5 Things We Learned From The Warren Commission

On September 27, 1964, the Warren Commission issued the final controversial report from its investigation into the assassination of President John F. Kennedy. Here are 5 things reported by the commission regarding the president’s assassination on that fateful day in Dallas...


Gerald Ford Was Secretly Slipping Information To The FBI While serving as a leading member of the Warren Commission, future President Gerald Ford was also supplying the FBI with information during the Commission’s deliberations. This was discovered after Ford’s death in 2006 when declassified documents showed that Ford, then a U.S. congressman, had approached FBI Assistant Director Cartha DeLoach and offered to confidentially keep the Bureau informed. Among the information he passed along was that several commission members, probably Hale Boggs and Richard Russell, were unconvinced that the shot that killed JFK had come from the School Book Depository in Dallas that fateful day.

The Commission Secretly Interviewed Fidel Castro. Many believed that Fidel Castro might have conspired in Kennedy’s murder, and it turns out that the Cuban dictator personally proclaimed his innocence in a secret interview with the Warren Commission. In the off-the-record interview, Fidel Castro told the interviewer repeatedly he had nothing to do with the assassination of President Kennedy. A journalist reported that William Coleman, a lawyer with the commission, had met Castro off the Cuban coast on a fishing boat to conduct the interview. Although no notes about the meeting were taken, Earl Warren and another investigator were reportedly the only ones who knew of the meeting.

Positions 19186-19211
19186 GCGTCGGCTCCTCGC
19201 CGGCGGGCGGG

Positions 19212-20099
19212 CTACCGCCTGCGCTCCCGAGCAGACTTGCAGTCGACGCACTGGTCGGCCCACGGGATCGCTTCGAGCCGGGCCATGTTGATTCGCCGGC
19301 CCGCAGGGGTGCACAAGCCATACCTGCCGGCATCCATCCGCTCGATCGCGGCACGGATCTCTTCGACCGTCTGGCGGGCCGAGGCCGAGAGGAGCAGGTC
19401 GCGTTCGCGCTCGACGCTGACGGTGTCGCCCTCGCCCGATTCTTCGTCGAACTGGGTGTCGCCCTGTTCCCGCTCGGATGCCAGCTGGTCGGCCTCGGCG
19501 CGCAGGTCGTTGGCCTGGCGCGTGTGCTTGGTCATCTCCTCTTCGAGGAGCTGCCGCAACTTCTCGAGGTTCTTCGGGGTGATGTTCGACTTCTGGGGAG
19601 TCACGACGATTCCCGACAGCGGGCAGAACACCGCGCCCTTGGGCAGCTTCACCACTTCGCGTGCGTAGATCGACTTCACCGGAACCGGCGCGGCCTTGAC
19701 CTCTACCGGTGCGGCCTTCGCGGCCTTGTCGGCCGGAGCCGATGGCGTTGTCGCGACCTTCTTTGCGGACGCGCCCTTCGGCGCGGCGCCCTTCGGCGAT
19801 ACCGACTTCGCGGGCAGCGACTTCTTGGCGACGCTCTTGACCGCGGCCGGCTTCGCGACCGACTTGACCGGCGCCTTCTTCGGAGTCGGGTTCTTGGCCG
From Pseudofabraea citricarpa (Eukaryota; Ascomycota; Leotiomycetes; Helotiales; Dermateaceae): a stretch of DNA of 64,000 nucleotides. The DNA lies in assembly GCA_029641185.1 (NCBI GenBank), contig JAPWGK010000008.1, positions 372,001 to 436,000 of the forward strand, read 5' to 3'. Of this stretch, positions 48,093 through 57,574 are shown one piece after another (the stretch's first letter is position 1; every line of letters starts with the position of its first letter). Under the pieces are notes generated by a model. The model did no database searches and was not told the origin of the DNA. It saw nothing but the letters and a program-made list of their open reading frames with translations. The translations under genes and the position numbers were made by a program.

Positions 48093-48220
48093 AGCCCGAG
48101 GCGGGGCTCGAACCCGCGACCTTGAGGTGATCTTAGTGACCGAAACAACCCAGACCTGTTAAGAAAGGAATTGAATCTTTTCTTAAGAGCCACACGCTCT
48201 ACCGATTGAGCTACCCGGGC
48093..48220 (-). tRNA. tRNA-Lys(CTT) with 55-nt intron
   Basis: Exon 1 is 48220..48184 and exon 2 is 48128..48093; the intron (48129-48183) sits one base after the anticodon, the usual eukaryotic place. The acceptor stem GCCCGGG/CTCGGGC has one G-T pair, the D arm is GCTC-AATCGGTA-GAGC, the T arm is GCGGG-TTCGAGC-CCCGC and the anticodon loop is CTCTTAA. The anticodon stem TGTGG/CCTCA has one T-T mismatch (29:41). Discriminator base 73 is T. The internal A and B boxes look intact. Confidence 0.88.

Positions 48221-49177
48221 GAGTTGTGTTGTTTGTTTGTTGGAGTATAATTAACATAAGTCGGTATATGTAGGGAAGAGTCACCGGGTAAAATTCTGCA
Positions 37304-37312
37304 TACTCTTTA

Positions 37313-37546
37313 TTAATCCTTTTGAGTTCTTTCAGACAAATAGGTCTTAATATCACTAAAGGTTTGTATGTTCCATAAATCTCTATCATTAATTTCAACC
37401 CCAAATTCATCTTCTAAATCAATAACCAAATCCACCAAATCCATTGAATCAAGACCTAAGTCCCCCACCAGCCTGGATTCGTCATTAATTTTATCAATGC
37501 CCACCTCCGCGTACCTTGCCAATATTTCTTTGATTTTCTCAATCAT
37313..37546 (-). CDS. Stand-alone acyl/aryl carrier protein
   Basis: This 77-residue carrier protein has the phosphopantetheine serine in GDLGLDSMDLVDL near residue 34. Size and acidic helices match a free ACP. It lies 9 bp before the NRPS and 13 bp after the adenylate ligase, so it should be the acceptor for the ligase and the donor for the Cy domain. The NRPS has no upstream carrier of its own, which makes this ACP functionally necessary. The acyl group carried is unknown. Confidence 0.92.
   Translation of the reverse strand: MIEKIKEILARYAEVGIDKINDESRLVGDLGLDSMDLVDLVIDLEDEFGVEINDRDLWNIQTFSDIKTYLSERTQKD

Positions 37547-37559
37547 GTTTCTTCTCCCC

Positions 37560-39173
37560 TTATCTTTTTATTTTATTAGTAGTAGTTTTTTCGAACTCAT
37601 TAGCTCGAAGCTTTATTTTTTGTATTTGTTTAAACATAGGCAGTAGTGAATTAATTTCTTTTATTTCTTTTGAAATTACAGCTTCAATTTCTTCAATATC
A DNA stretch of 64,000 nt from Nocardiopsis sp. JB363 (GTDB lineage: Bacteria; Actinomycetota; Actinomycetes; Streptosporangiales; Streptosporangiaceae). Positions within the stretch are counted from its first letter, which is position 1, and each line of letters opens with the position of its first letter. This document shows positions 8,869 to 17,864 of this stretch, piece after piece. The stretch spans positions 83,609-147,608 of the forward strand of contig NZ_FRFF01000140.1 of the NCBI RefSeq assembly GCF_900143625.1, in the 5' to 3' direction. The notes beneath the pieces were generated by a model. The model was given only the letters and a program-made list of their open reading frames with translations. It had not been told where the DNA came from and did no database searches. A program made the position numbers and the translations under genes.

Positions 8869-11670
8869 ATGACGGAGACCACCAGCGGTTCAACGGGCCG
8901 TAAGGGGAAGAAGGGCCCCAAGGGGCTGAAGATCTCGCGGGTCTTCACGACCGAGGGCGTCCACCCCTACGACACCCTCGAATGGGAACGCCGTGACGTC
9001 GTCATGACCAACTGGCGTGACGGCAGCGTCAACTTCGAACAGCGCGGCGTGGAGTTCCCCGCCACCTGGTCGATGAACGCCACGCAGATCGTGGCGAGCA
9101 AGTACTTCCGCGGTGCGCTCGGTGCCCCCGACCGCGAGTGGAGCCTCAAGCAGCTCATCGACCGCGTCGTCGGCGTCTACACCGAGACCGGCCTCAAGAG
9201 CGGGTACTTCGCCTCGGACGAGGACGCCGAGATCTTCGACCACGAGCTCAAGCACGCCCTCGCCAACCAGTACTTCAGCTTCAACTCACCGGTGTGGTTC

The CIA And The FBI intentionally Misled The Commission Lee Harvey Oswald had been monitored by both the CIA and FBI for months before Kennedy was assassinated, and Oswald had reportedly left one of the FBI agents in Dallas a threatening note. However, the CIA and FBI downplayed their knowledge of him to the Warren Commission. Fearful of catching blame for not preventing the assassination, the FBI later destroyed the note and even removed the agent’s name from a typewritten transcript of Oswald’s address book provided to the Warren Commission. Congressman Hale Boggs would later say that FBI Director J. Edgar Hoover “lied his eyes out” to the Commission’s investigators.

The Commission Concluded That Lee Harvey Oswald Acted Alone It was reported by the Commission that no evidence was found of anyone assisting Lee Harvey Oswald in the plot to kill the president. The report indicated that no evidence existed that Oswald was a foreign agent, and he had not been encouraged or persuaded by a foreign government. However, several government agencies kept files on Oswald that carried questionable activities committed by him, but this information was downplayed to the members of the Warren Commission. Evidence suggests that the CIA had Oswald under surveillance when he made a trip to Mexico in September 1963 and visited the Cuban and Soviet embassies.

The Public Did Not Trust The Report When the Warren Report was first released to the public in September 1964, polls showed that only 56% of Americans agreed with its “lone gunman theory.” But within months, critics began to poke holes in its conclusions, and conspiracy theories cropped up alleging the involvement of everyone from the Mafia to Lyndon Johnson. By 1966, a second poll would show that only 36% of people still had confidence in the report. Today, studies show that around two-thirds of Americans believe there was some form of conspiracy surrounding the assassination.